China's Grieving Families Stand Up to Government
Officials unusually tolerant of dissenting voices
By Matt Cantor,  Newser User
Posted Mar 28, 2009 11:20 AM CDT
Li Xiaoyan near her mother Li Aiqing at their home in Liti village, near Runan, central China's Henan province, Sunday, Oct. 19, 2008.    (AP Photo/Ng Han Guan)
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(Newser) – A new political force appears to be emerging in China—grieving parents. The government, usually quick to crack down on dissent, is giving greater leeway to families hit by recent crises such as the tainted-milk scandal and the Sichuan earthquake, the Washington Post reports. Parents have banded together to demand reparations, and initial government attempts to intimidate them were met with public derision.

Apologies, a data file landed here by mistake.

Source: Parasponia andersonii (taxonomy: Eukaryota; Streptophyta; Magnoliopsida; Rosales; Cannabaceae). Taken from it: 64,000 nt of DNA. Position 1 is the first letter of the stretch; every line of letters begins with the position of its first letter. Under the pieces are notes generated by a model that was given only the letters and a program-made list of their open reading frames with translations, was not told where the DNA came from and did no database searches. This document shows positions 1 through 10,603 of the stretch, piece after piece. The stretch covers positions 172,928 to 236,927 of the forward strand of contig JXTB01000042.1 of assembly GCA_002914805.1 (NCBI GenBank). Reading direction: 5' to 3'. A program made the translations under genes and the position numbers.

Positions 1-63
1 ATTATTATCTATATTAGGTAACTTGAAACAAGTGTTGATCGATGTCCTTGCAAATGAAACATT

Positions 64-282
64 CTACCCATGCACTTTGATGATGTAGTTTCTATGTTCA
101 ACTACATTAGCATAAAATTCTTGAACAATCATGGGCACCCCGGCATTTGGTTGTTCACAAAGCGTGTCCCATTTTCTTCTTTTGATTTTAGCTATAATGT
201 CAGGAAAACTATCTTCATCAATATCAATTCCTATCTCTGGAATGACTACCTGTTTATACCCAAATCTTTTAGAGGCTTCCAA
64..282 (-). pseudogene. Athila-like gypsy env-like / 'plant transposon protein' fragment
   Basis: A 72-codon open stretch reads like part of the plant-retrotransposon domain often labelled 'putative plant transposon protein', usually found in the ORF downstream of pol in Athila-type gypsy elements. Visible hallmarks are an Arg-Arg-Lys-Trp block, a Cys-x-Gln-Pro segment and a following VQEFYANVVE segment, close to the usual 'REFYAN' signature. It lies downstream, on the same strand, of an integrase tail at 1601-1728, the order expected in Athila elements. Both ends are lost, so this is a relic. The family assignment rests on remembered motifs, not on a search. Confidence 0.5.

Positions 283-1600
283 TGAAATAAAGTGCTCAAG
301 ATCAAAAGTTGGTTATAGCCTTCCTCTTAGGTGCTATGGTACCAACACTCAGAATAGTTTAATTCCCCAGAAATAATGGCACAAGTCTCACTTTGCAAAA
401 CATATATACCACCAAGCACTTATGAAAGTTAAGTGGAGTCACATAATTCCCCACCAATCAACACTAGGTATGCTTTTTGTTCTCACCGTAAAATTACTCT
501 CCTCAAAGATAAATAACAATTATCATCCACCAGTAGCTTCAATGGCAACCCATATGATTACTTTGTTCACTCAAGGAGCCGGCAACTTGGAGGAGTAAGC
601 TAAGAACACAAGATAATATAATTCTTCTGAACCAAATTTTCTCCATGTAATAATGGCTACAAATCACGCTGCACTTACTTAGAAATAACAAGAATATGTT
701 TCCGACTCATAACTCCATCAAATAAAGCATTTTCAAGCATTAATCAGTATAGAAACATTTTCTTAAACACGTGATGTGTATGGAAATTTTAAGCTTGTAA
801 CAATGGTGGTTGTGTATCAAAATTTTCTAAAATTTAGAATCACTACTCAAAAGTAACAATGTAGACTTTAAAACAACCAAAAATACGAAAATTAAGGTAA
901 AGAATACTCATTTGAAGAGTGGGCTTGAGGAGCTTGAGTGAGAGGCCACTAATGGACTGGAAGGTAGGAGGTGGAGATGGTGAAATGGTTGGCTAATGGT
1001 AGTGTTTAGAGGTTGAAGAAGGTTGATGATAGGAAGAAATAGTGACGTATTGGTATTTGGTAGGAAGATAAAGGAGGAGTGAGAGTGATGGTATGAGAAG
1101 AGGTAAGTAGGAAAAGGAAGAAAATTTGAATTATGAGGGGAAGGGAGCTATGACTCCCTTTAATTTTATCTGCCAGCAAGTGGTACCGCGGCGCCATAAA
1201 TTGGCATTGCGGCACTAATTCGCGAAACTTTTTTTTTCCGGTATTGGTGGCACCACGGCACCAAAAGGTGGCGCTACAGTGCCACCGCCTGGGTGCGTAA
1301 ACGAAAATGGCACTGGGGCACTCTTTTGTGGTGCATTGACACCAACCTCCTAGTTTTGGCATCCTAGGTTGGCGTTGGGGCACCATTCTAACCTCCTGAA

Government officials are now showing more deference in public and private, the Post notes, and they're not using the common tactic of jailing leaders on unrelated charges. Thanks in part to one group, the government even created a compensation plan for the families of tainted-milk victims.There's no guarantee the government's attitude will last, but the parents seem to have a special hold. "We have lost our child, and there's nothing left we'd be afraid of now," said one mother.